Guided Imagery and Music (The Bonny Method)
Guided Imagery and Music (GIM) in its original form was developed in the 1970s by Helen Bonny a music therapist working in the USA. Subsequently, a spectrum of GIM and Music and Imagery (MI) methods have been developed as discussed on a separate page.
In its traditional form, GIM is a music-centred form of psychotherapy used to help clients with a wide range of psychological and emotional difficulties. This includes those suffering from anxiety and depression, who are bereaved, who are experiencing work related stress, have relationship difficulties, have been abused, have psychosomatic conditions, have problems with addiction, or have a life limiting condition such as Cancer. The Bonny Method is also an effective therapy for self-development. It is in many ways an ideal therapy for trainee music therapists and for musicians who want to explore, develop and deepen their relationship with music.
A individual GIM session involves the client listening to a 30 - 45 minute programme of classical music in a relaxed state, eyes closed, lying down. The client's imagery experience emerges as a manifestation of his or her inner process as this unfolds in response to the music. The therapist's (or guide's) role is to support the unfolding of the imagery in a non-directive way.
Music is selected by the therapist that is intended to help shape, deepen and transform the client’s experience in a personally meaningful and therapeutically significant way. There are many different music programmes each with a different potential in the work. In fact clients experience even the same music differently on different occasions reflective of their current emotional state, life circumstance and evolving inner process. In this way the music used has an almost unlimited therapeutic potential. It can help clients discover unrealized inner resources, work through emotionally related difficulties and open to completely new areas of experiencing as may not otherwise be possible.
Clients image in different ways so that the experience is not necessary or exclusively a visual one. It can involve other modalities such as smell or touch or be more body based. The narrative of the imagery may feature interaction with a familiar person, as much as it may be more mythic or transpersonal in nature.
An underlying premise of the work is that healing and the answers to problems come from within. They are accessed through the experience of the music and of the imagery process generated in response to it. The client’s experience of the music itself can be especially significant:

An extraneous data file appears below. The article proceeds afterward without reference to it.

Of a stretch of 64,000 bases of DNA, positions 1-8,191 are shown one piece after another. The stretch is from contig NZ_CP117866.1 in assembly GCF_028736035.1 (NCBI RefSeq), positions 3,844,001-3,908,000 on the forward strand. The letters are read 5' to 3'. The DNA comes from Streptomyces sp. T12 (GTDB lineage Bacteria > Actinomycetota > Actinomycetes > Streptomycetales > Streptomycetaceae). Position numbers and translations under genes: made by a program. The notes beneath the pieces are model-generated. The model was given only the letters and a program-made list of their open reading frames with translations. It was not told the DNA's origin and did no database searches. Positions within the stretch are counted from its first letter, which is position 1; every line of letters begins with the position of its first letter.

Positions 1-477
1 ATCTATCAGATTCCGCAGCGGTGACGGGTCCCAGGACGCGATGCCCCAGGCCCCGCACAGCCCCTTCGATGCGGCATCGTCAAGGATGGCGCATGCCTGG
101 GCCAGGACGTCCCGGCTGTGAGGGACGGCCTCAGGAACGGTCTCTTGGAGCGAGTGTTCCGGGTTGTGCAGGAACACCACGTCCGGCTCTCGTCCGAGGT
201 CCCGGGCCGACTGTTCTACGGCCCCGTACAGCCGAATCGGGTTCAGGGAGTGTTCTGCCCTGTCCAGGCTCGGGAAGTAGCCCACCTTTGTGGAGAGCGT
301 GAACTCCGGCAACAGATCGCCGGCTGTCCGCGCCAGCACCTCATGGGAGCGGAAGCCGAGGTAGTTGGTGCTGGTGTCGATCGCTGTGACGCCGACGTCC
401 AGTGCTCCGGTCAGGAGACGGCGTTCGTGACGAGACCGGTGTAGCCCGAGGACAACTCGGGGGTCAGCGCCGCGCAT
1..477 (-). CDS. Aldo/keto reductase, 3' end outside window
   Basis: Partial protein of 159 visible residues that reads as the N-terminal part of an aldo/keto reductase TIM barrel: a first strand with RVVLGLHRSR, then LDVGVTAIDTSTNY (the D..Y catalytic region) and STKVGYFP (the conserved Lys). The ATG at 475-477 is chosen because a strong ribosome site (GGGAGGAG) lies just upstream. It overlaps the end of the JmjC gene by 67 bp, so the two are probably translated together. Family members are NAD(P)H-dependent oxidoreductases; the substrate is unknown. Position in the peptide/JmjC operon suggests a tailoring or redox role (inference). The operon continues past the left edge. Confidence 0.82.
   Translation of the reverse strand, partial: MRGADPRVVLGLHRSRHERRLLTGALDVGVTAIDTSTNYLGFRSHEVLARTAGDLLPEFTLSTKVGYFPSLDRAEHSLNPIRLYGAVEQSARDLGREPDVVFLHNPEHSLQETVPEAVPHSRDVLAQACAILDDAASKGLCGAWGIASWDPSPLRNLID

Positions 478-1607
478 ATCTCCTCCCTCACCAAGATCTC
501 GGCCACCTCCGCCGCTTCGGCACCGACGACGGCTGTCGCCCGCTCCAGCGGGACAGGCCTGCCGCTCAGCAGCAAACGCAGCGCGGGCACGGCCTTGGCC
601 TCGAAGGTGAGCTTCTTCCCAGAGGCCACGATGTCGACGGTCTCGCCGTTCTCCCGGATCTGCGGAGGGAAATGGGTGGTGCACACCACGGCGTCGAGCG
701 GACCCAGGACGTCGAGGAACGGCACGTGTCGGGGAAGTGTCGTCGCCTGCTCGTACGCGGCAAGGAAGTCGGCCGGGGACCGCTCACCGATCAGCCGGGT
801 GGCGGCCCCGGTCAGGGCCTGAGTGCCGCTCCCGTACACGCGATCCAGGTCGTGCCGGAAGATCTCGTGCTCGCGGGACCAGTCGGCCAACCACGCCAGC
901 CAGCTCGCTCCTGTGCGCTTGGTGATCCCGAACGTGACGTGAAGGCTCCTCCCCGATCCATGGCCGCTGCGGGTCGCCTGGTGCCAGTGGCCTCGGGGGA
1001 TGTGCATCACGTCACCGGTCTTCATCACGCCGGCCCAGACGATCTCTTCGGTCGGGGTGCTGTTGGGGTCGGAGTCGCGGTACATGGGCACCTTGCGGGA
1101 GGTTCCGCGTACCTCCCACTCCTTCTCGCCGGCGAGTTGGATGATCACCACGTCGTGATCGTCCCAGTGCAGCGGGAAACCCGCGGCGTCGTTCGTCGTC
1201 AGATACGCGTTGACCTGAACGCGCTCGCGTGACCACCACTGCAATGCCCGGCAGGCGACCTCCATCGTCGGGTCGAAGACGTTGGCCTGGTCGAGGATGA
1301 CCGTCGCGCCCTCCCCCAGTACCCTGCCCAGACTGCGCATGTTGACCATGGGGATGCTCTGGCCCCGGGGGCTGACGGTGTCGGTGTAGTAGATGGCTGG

The client who knows his difficulty also knows its answers, but the answers are marginalized, and irretrievable within him. It is up to the therapist to help the client surrender to the music so he can discover a meaningful response to his difficulty within it. The music actually serves this process as a complex container within which the client experiences the multilayered music and the multileveled consciousness of the therapist and himself. What the client hears coming from within the music is actually one of many of his own (previously irretrievable) answers projected onto the music. But once the client’s music experience deepens, he gains access to this particular answer from the music and this transforms his consciousness (Summer 2009: 309).
A classic individual GIM session lasts 1.5 to 2 hours and is structured in four parts:
This is a counselling type discussion to prepare for the 'music travel'. The therapist finds out how the client is feeling and about his or her difficulties. Rather than these being explored in depth verbally, this is done in the 'music travel' that follows.
The therapist gives a (verbal) progressive body relaxation to the client who is by now lying down, eyes closed on a reclining chair or couch. The therapist encourages the client to "let the music take you where you need to go".
The client listens to the music programme (chosen by the therapist to help the client explore his or her feelings and issues) in this relaxed state. The therapist asks open questions to support the unfolding of the client's imagery experience (e.g. "what are you experiencing now", "can you describe it [an image that has emerged]", "how are you feeling", "how does the music sound"). The therapist writes down what the client says (the transcript). After the music has finished clients usually need a few minutes to 'return' to the room.
This may involve further creative exploration featuring mandala drawing or musical improvisation, for example. The client and therapist discuss the 'music travel' and what the client felt was most important about it. They discuss how the client may be able to take the experience and any insights gained into everyday life.
GIM can be effective in as little as 6 - 10 sessions, as well as in longer term work. The method can also be modified and integrated with other approaches as described on a separate page.
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